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Perceived barriers to access to hepatitis C for people who inject drugs in Morocco: A qualitative explorative study

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Zakaria Belrhiti and Fatima Zohra Serghini


September 1, 2023


Worldwide, approximately there are 15.6 million people who inject drugs. Recently, a rising prevalence of hepatitis C virus among the people who inject drugs community (8.2 million, 40 to 80% of people who inject drugs) urged governments to implement targeted preventive and structural interventions. Yet, social stigma, poor interaction with health workers, and limited health literacy are critical challenges to equitable access to care. This study explores the perceived barriers and facilitators of people who inject drugs access to hepatitis C virus care in Morocco.


We adopted an explorative qualitative single-embedded case study design. We conducted 19 semi-structured interviews and a focus group discussion with people who inject drugs, health workers, and social community health workers. We performed an inductive qualitative data analysis using thematic analysis. We coded data using NVivo software. We summarized our findings using a causal loop diagram of critical barriers and facilitators.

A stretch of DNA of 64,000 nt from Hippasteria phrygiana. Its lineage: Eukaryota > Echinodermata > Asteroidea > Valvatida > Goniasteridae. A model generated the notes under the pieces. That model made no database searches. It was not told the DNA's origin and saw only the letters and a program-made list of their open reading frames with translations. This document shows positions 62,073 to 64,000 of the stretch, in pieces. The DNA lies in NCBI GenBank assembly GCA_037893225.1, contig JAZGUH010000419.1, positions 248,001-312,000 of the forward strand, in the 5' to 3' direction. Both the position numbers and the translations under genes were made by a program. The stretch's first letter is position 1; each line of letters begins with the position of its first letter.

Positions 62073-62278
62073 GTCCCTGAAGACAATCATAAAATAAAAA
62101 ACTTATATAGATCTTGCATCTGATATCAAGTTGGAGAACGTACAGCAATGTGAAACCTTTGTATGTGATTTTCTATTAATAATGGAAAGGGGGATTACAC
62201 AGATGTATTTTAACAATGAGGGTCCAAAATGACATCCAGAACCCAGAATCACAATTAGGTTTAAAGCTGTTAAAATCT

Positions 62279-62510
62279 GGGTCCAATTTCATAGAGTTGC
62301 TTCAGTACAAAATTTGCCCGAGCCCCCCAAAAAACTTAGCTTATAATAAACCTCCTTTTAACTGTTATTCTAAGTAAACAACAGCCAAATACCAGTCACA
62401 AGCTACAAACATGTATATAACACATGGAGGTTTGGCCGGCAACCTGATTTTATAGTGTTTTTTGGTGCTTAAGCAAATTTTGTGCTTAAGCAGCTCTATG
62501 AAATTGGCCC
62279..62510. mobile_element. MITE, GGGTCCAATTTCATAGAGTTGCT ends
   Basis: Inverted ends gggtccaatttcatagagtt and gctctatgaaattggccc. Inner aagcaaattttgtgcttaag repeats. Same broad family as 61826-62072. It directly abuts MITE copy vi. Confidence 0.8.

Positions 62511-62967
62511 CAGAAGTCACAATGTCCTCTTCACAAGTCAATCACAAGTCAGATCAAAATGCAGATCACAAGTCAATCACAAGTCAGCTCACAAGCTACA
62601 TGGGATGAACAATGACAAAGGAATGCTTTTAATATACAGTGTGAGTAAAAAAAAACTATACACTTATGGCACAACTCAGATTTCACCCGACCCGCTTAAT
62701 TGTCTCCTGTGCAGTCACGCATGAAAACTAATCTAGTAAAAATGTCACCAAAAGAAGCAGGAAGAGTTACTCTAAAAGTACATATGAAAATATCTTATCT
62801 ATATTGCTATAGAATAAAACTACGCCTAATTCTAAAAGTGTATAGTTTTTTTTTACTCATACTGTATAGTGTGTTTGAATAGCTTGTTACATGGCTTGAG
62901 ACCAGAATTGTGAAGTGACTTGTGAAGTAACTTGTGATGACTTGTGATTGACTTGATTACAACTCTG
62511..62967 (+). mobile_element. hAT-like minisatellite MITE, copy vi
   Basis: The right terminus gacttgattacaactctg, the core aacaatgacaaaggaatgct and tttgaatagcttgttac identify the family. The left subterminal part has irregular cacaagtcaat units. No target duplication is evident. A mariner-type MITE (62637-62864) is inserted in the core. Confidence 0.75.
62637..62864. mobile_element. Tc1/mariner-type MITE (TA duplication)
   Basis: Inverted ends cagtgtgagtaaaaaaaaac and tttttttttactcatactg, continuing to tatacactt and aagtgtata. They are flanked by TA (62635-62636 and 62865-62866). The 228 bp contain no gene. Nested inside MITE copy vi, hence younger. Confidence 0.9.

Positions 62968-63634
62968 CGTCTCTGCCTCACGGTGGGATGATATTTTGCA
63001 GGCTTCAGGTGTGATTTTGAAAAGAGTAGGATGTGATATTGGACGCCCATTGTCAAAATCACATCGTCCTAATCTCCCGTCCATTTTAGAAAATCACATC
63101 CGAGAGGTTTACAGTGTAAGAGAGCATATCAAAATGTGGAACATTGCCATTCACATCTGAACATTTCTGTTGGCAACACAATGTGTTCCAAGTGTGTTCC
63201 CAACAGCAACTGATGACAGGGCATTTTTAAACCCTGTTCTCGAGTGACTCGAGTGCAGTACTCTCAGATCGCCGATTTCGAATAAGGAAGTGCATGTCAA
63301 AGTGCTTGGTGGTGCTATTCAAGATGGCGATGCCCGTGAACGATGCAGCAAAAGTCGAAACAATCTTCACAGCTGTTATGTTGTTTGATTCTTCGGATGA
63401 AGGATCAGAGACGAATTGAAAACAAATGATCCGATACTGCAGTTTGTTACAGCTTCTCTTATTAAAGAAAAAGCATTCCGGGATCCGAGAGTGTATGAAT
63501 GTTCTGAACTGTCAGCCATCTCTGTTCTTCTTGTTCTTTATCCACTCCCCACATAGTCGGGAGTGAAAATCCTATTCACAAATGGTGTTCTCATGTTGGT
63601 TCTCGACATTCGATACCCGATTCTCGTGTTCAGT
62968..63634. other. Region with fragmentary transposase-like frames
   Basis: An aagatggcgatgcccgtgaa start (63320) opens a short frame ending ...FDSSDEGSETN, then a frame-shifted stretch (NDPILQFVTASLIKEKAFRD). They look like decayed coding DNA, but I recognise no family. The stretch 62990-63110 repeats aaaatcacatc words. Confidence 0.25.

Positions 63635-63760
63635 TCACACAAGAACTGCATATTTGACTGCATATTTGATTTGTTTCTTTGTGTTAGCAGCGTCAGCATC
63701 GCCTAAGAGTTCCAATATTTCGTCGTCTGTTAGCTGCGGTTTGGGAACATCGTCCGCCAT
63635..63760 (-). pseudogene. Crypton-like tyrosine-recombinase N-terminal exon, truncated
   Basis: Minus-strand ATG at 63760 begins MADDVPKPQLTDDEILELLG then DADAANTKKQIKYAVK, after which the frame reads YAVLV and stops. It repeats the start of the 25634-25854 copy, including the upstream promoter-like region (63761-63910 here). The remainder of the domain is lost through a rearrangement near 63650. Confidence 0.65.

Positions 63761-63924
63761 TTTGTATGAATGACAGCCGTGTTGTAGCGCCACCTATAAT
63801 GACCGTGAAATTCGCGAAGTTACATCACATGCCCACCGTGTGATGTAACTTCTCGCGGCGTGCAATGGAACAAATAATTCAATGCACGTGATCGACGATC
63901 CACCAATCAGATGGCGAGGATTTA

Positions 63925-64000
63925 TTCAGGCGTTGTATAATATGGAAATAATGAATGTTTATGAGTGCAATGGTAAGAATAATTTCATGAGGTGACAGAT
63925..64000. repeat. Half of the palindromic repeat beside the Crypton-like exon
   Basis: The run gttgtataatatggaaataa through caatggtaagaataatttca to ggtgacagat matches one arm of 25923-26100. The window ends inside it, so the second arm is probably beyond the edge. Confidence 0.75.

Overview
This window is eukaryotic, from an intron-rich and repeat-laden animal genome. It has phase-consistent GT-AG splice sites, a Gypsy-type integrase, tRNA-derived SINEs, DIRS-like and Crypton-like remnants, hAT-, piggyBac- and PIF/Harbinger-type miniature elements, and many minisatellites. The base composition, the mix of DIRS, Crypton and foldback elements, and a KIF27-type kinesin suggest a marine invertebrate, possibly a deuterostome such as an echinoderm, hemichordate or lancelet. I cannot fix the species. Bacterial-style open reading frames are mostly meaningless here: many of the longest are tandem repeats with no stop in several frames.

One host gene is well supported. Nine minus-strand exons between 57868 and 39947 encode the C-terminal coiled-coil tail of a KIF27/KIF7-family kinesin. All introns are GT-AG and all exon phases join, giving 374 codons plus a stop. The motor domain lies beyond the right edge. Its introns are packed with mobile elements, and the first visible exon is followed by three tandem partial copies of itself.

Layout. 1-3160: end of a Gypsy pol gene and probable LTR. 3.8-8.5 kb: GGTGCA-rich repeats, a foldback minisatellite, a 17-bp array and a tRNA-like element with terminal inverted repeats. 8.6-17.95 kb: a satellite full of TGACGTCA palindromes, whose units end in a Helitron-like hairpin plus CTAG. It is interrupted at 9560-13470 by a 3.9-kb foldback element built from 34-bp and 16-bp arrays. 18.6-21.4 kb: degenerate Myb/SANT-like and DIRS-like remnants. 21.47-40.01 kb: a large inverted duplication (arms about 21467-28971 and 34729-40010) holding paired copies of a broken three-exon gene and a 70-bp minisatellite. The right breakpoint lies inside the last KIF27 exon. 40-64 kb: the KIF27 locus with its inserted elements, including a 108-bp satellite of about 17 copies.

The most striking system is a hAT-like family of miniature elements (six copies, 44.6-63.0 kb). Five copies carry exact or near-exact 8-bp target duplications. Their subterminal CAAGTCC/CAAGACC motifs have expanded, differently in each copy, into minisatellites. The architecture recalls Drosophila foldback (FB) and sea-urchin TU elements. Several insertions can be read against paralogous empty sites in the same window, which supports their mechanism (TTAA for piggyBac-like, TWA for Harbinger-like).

Multi-layered and interdependent factors constrain access to care for people who inject drugs. People who inject drugs are considered a vulnerable population experiencing irregular housing, lack of family support, gender-based stigmatization, and incarcerations. Individual factors include limited hepatitis C virus health literacy, mistrust in health workers, and poor interaction with health workers within healthcare facilities. Both individual and structural elements decrease their perceived self-worth and self-esteem and reinforce their perceived social stigmatization. This leads to a lack of motivation to engage in hepatitis C virus care delivery. We found that peer educators are perceived as trustworthy and credible sources of hepatitis C virus health-related knowledge.


Poor access to hepatitis C virus treatment for people who inject drugs involved an intertwined set of individual factors (level of knowledge, perceived social stigma, reduced self-esteem, and self-worth) and structural factors such as poor interaction with health workers and mistrust in healthcare institutions. More attention needs to be paid to alleviate structural barriers by integrating peer education, multiagency collaboration, community engagement, and capacity building of health workers for equitable access of people who inject drugs to hepatitis C virus care.

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